- President Joe Biden in a statement Saturday mourned the deaths of trans people killed in violent acts.
- Biden noted that 2021 has so far been the "deadliest year on record for transgender Americans."
- The president during his first year in office has reversed several anti-trans policies enacted in the Trump administration.
President Joe Biden in a statement Saturday acknowledged the deaths of the transgender people in the US who have recently been killed, noting the past year has been the "deadliest year on record for transgender Americans."
"This year, at least 46 transgender individuals in this country—and hundreds more around the world—were killed in horrifying acts of violence," the president said in a statement Saturday, which marked the annual Transgender Day of Remembrance. "Each of these lives was precious. Each of them deserved freedom, justice, and joy."
The Human Rights Campaign, which tracks the deaths of trans people said at least 47 trans or gender-non-conforming people have died in the US after being "fatally shot or killed by other violent means" so far this year. The number has eclipsed the 44 violent deaths recorded by HRC in 2020, which was the highest year on record since it started tracking trans deaths in 2013.
"In spite of our progress strengthening civil rights for LGBTQI+ Americans, too many transgender people still live in fear and face systemic barriers to freedom and equality," Biden added.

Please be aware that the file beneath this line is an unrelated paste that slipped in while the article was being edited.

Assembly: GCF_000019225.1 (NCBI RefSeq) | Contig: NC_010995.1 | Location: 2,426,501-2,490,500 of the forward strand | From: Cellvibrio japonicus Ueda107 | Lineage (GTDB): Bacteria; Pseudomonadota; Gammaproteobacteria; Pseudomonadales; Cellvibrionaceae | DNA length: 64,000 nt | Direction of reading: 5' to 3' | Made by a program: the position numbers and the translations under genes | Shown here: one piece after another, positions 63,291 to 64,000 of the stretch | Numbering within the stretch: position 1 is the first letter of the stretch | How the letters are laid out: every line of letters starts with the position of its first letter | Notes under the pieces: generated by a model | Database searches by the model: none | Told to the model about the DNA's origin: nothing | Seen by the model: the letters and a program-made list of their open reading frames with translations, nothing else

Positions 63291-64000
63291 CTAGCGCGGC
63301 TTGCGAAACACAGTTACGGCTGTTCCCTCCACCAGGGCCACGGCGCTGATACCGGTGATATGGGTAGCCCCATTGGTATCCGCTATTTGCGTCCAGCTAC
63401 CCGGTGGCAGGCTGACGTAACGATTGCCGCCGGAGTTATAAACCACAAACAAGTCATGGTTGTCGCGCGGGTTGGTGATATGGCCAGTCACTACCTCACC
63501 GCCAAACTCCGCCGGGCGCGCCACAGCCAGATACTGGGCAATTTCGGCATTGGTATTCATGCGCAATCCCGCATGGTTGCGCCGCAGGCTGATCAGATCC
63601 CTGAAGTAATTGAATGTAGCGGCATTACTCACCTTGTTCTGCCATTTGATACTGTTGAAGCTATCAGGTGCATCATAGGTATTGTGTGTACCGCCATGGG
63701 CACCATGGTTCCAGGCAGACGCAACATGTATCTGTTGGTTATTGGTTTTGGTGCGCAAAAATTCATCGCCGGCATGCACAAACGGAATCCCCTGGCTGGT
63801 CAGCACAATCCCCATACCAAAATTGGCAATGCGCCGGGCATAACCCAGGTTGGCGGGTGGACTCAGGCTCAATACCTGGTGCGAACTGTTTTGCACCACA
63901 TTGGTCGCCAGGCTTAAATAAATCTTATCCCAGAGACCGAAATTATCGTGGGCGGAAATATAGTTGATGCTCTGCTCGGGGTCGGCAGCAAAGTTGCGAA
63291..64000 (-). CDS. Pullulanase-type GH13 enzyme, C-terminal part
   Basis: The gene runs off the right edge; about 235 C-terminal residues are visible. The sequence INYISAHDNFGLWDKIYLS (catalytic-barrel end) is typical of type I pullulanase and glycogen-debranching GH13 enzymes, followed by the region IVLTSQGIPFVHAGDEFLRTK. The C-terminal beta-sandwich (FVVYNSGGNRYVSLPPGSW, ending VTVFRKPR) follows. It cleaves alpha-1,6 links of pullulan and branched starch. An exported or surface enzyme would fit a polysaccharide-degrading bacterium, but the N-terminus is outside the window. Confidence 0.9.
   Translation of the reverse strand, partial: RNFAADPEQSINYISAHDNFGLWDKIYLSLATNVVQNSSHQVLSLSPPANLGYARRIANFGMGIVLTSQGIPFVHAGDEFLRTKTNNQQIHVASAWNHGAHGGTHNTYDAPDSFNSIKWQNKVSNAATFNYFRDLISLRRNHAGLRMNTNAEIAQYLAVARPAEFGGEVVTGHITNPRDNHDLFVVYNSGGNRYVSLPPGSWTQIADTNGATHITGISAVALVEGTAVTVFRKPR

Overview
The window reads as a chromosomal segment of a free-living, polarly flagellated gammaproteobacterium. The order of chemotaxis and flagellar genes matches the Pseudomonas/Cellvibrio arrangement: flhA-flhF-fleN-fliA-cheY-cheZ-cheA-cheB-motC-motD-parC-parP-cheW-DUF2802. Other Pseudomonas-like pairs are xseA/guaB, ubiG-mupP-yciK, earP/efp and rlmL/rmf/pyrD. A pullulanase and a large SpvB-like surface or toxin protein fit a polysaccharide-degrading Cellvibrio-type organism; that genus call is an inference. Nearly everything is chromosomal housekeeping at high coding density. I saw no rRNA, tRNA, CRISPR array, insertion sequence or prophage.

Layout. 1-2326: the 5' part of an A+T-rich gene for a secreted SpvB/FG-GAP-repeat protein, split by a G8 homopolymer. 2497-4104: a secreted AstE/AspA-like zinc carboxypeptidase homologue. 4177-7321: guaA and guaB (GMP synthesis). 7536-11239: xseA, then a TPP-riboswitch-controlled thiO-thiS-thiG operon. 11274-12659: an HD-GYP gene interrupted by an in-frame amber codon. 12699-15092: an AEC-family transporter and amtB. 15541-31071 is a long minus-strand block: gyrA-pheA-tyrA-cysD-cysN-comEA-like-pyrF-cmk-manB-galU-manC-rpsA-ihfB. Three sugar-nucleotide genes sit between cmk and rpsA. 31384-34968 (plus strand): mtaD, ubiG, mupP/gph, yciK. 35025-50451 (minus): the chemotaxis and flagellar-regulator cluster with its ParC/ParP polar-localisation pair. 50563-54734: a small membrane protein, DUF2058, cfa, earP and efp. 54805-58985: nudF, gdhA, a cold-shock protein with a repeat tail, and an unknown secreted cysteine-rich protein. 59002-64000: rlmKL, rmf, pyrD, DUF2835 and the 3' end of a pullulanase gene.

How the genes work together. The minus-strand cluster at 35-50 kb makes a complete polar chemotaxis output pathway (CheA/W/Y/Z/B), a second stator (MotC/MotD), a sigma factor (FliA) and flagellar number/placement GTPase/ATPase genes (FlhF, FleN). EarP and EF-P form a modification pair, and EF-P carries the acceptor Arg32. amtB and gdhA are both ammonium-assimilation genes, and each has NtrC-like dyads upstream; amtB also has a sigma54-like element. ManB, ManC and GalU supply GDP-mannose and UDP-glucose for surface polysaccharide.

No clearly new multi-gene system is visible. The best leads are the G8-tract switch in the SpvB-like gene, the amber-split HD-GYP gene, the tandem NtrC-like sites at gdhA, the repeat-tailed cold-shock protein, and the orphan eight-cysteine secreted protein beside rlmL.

Since he assumed office in January this year, Biden has taken steps to reverse the policies made during the Trump administration that targeted transgender people. Days after taking office, Biden reversed a memo issued during the Trump administration that effectively banned transgender people from serving in the US military.
"It's simple: America is safer when everyone qualified to serve can do so openly and with pride," Biden said in a tweet at the time.
In February, the Biden administration halted the implementation of a Trump-era Department of Health and Human Services policy that "would've permitted discrimination against LGBTQ people, religious minorities and women in programs related to foster care, adoption, HIV and STI prevention, youth homelessness, refugee resettlement, elder care programs and more," according to HRC.
Biden has also supported the passage of the Equality Act, which would expand protections given to LGBTQ+ people. The bill passed the House in February but stalled in the Senate. He also this year nominated Dr. Rachel Levine as the assistant secretary for health in the Department of Health & Human Services, making her the highest-ranking openly trans person to serve in the federal government.
In September, Biden announced a new policy that said health care providers that received federal funding could not discriminate against gay and trans people, The New York Times reported, reversing a Trump-era policy.
On Saturday, Biden said he "charged my team with coordinating across the federal government to address the epidemic of violence and advance equality for transgender people." He also called on state leaders to address anti-trans legislation on the state level, which surged in state legislatures earlier this year.
"Transgender people are some of the bravest Americans I know," Biden said Saturday. "But no person should have to be brave just to live in safety and dignity. Today, we remember. Tomorrow—and every day—we must continue to act."